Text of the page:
Fundamental parameters for low-mass stars in eclipsing binariesthe mass-radius relation

  1. Ramón Iglesias Marzoa
Supervised by:
  1. María Jesús Arévalo Morales
  2. Mercedes López Morales

Defence university: Universidad de La Laguna

Year of defence: 2019

Department:
  1. Astrofísica

Type: Thesis

Teseo: 597613

Abstract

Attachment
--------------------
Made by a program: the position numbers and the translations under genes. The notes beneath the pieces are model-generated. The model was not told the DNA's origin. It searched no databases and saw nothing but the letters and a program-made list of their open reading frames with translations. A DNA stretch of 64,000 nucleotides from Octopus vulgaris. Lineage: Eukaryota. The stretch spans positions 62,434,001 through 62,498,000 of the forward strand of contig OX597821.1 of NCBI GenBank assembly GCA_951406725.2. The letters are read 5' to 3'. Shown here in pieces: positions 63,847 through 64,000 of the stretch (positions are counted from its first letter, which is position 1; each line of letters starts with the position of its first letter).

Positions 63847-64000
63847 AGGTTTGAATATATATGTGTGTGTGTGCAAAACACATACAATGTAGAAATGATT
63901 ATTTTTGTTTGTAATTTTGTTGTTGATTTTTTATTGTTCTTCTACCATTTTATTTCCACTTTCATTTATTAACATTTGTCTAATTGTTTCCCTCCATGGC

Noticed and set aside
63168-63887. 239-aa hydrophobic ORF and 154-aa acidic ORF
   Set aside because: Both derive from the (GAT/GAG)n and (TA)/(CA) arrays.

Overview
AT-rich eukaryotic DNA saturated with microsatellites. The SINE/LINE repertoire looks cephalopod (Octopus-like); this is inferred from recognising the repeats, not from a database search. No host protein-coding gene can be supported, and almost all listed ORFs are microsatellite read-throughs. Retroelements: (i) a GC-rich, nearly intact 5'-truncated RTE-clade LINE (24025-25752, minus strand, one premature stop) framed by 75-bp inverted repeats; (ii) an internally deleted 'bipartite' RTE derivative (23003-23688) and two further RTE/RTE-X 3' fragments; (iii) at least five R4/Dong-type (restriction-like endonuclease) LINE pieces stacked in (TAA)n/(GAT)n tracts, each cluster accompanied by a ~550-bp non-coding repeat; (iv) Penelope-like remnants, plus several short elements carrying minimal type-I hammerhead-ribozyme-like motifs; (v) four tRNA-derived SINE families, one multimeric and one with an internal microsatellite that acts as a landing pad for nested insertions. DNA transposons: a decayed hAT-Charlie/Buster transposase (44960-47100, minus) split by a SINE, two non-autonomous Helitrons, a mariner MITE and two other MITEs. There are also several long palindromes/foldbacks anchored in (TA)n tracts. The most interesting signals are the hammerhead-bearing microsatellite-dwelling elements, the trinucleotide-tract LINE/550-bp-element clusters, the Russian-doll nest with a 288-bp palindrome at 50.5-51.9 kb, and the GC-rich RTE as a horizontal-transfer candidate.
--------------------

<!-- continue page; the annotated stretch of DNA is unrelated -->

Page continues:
This work is inscribed in the framework of an observational long-term project to measure reliable fundamental parameters of low-mass stars (M<1 Msun). The final goal of this project is to obtain precise values of masses and radii for stars in this mass range in order to compare them with those predicted by the theoretical models. This set of parameters can only be obtained simultaneously from radial velocity and light curve observations of double-lined detached eclipsing binary stars with low-mass components. Previous studies of low-mass stars in detached eclipsing binaries showed that, for a given mass, the radii are larger than those predicted by stellar models by up to 10-15%. Most of these studies are based on the analysis of short period eclipsing binaries (P<3 days), in which the components are tidally synchronized and the orbit is circularized. The most feasible explanation for this discrepancy is the "magnetic disruption" hypothesis. In this hypothesis, the stellar magnetic fields are strengthened by the high rotational velocities of the tidally locked components. As a consequence, the stellar activity is also enhanced, and, typically, these low-mass stars show extensive spots covering a noticeable fraction of the stellar surfaces, among other features. As the stellar spots are regions of lower temperature, they irradiate less flux, specially at shorter wavelengths. To compensate the flux blocked by the spotted surface, the stellar radius must be larger than in an unspotted star. The study of these discrepancies is limited by the low number of known detached eclipsing systems with low-mass components, mainly due to the low intrinsic luminosity of these objects. This situation has improved with the launch of wide-field photometric time-series surveys, which provide new low-mass eclipsing systems candidates. Our long-term observational project consists in the spectroscopic and photometric follow-up, and the characterization of a number of such systems, in order to accurately measure their masses and radii. In this thesis I present the results obtained for two of these low-mass eclipsing binaries: T-Cyg1-12664 and NSVS 10653195. At the beginning of this work, we realized the necessity to fit simultaneously in a reliable way all the orbital parameters of spectroscopic binaries, from which a significant fraction are also eclipsing binaries. The usual procedure is to fix the orbital period, which is typically measured from a periodogram or from light curves, if they are available; and then to fit by eye an initial set of parameters to use them as a starting point for other fitting procedures. The fact that the function to fit has six or seven parameters, depending whether the system is single-lined or double-lined, complicates the fit. Hence, we developed a robust code to fit simultaneously all the spectroscopic orbital parameters using a technique known as adaptive simulated annealing (ASA). This code is called "rvfit" and is designed to be used without any a priory knowledge of the values of the orbital parameters, which makes this code suitable to be used in radial velocities (RV) surveys. The code assumes a star-star or star-planet system in keplerian orbits, so it is not suitable for multi-planetary systems. To demonstrate the performance of the code, we fitted several systems, including double-line and single-line spectroscopic binaries and exoplanet systems. As a test, we also fitted the radial velocity curve of Kepler 78b, the first Earth-like transiting exoplanet discovered in the Kepler mission data. The eclipsing binary T-Cyg1-12664 was discovered in the T-Cyg1 field of the TrES survey, and turned out to also be included in the Kepler Mission field of view. This means that there is photometric high-precission continuous monitoring of the light curve of this system over several years with a cadence of ~27 min. This long-term monitoring allows to study the evolution of spots and search for period changes. Our ground-based differential photometry overlaps with the Kepler observations and this allows to accurately characterize the system. T-Cyg1-12664 was first analyzed by Devor (2008), and later by Çakirli et al (2013), but the physical parameters obtained by the later authors differ from values expected for low-mass stars. In this last paper, the authors assumed a circular orbit, but we demonstrate that, instead, the orbit is slightly elliptical. Our results show that the system of T-Cyg1-12664 is composed of an oversized G6V primary star and a M3V secondary near the full-convection limit, which agrees well with models. The low-mass eclipsing binary NSVS 10653195 was listed in the NSVS survey low-mass eclipsing binaries candidates, and its light curve was first analyzed by Coughlin (2007). Other light curves were later analyzed by Wolf et al. (2010), Zhang et al. (2014), and Zhang et al. (2015). All these publications fitted only light curves, and therefore, the masses of the components and the scale of the system (the semi-major orbital axis, a) remained unknown. Our study performs, for the first time, a joint analysis of radial velocities and optical and infrared light-curves, and provides accurate masses and radii for the components. By the time we fitted this system, the Gaia Data Release 2 (DR2) was available and the distance to this system was know with precission. This binary system is composed of similar K6V and K7V stars, and their physical dimensions confirm the radius inflation scenario. Finally, I present in the Appendixes the results of a photometric calibration of several low-mass eclipsing binary systems in our observational program, in order to obtain reliable out-of-eclipse photometric colors. Some of these results are used in two of the paper published. The photometric colors are key to measure the mean effective temperatures of the binary. The Appendixes also contain copies of the three papers published with the results of Chapters 2, 3, and 4.